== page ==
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Technical Paper

Increased Fatigue Strength of Powder-Forged Connecting Rods by Optimized Shot Peening

1995-02-01
950384
Shot peening is a commonly used surface treatment process used to improve the fatigue life of aircraft, automotive and other highly stressed structural components. This improvement is attributed to the formation of compressive residual stress on the surface layer of the material by the impingement of spherical media (shot). The compressive residual stress usually decreases the tensile stress created in the component by “in service” external forces and therefore increases the fatigue strength of the part. To quantify the improvement resulting from shot peening, the fatigue behavior of powder-forged connecting rods and laboratory test bars from the base material (2% copper steel), both in the stress-free (unpeened) and surface treated (shot peened) condition were compared. The fatigue data were correlated with the residual stress generated at the surface. The stress magnitude and depth were determined using x-ray diffraction analysis.
Technical Paper

1983 Ford Ranger Truck HSLA Steel Wheel

1982-02-01
820019
The demand for improved fuel economy in both cars and trucks has emphasized the need for lighter weight components. The application of high strength steel to wheels, both rim and disc, represents a significant opportunity for the automotive industry. This paper discusses the Ranger HSLA wheel program that achieved a 9.7 lbs. per vehicle weight savings relative to a plain carbon steel wheel of the same design. It describes the Ranger wheel specifications, the material selection, the metallurgical considerations of applying HSLA to wheels, and HSLA arc and flash butt welding. The Ranger wheel design and the development of the manufacturing process is discussed, including design modifications to accommodate the lighter gage. The results demonstrate that wheels can be successfully manufactured from low sulfur 60XK HSLA steel in a conventional high volume process (stamped disc and rolled rim) to meet all wheel performance requirements and achieve a significant weight reduction.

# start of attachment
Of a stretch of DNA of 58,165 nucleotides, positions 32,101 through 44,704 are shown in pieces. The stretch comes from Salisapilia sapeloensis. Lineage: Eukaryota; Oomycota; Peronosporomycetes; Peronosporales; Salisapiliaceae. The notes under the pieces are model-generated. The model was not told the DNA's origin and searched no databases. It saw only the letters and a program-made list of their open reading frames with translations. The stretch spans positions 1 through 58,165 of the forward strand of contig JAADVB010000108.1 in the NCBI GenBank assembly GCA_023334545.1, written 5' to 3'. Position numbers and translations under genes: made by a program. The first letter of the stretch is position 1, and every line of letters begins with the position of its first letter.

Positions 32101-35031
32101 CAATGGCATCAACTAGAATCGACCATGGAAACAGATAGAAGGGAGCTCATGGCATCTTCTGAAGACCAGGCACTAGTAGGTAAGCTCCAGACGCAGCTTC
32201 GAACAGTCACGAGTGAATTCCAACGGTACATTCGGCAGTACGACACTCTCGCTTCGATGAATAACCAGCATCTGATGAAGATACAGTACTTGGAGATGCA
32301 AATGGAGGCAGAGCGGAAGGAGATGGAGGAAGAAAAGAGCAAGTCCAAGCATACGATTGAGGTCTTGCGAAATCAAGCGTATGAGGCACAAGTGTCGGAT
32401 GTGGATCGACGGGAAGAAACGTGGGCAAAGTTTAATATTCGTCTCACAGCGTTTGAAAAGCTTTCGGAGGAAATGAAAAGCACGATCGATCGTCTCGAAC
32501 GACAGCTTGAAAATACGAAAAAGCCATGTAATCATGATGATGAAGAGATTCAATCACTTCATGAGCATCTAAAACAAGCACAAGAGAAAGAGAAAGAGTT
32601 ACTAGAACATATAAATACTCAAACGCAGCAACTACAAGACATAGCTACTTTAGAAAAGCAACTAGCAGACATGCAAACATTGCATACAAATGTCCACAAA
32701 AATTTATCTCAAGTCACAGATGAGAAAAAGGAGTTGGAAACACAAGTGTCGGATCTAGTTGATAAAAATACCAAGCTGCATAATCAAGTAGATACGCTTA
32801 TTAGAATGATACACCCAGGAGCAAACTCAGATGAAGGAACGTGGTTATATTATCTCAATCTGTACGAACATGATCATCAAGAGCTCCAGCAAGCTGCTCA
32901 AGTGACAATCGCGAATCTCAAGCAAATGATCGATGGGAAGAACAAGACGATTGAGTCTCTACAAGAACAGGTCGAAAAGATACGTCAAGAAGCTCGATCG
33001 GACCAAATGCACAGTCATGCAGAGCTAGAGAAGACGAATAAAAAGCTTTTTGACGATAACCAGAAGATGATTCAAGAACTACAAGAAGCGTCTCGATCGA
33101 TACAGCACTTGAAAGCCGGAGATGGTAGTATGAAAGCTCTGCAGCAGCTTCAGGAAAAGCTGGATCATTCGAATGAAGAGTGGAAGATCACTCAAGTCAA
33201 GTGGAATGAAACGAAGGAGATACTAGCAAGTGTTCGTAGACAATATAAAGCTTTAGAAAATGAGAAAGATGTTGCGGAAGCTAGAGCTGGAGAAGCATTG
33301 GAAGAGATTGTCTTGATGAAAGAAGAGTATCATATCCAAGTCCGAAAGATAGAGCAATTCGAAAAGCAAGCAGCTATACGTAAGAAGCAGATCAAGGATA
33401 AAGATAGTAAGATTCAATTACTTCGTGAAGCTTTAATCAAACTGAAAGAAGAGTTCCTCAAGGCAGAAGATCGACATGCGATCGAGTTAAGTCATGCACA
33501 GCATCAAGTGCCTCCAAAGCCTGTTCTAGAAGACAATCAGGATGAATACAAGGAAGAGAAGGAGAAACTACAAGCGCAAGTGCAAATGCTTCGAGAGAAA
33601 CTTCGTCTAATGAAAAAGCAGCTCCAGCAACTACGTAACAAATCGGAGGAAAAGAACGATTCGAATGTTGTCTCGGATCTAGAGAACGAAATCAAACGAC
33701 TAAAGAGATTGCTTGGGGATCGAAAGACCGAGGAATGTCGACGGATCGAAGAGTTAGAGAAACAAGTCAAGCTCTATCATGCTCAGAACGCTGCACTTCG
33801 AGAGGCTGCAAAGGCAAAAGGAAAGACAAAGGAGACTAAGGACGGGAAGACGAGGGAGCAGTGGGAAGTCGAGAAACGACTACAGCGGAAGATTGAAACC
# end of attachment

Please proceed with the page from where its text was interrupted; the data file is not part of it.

Technical Paper

Steel Powders for High Performance Automotive Parts

1994-03-01
940423
Increased use of powder-forged connecting rods in the automotive industry prompted an investigation into the suitability of powders from different suppliers for this application. Specifications developed by North American users call for ultra clean powders to enhance machinability and fatigue life. Powders from four manufacturers were each blended with graphite and lubricant, then pressed, sintered and forged to full density. Metallographic samples were prepared and evaluated for inclusion content. In addition, the powders were mixed to the composition of connecting rods, (C - 0.5%, Cu - 2% and MnS - 0.3%), and were similarly pressed, sintered and forged. Test bars were machined from the forged discs. Uniaxial fatigue tests were performed in the tension-compression mode and strain-life curves were developed. It was determined that all powders examined were very clean and were comparable in their inclusion content.
Technical Paper

Material Characterization of Powder-Forged Copper Steels

1991-02-01
910155
Powder metal based copper steels have found increased use in automotive applications, an example being powder-forged connecting rods. A characterization study was conducted to determine the effects of carbon content and manganese sulphide addition on the mechanical properties and machinability of these materials. Steel powder mixes containing 2% Cu and various graphite contents, with and without a MnS addition were pressed, sintered and forged to full density. Forged samples were then tested for tensile properties, hardness and fatigue strength. Machinability was determined by measuring tool life during drilling tests. It was found that increasing the carbon content from 0.28 to 0.69% has little effect on fatigue properties of powder-forged copper steels although the tensile, strength increased as expected. The addition of manganese sulphide did not affect the mechanical properties measured, but was found to significantly improve the machinability.
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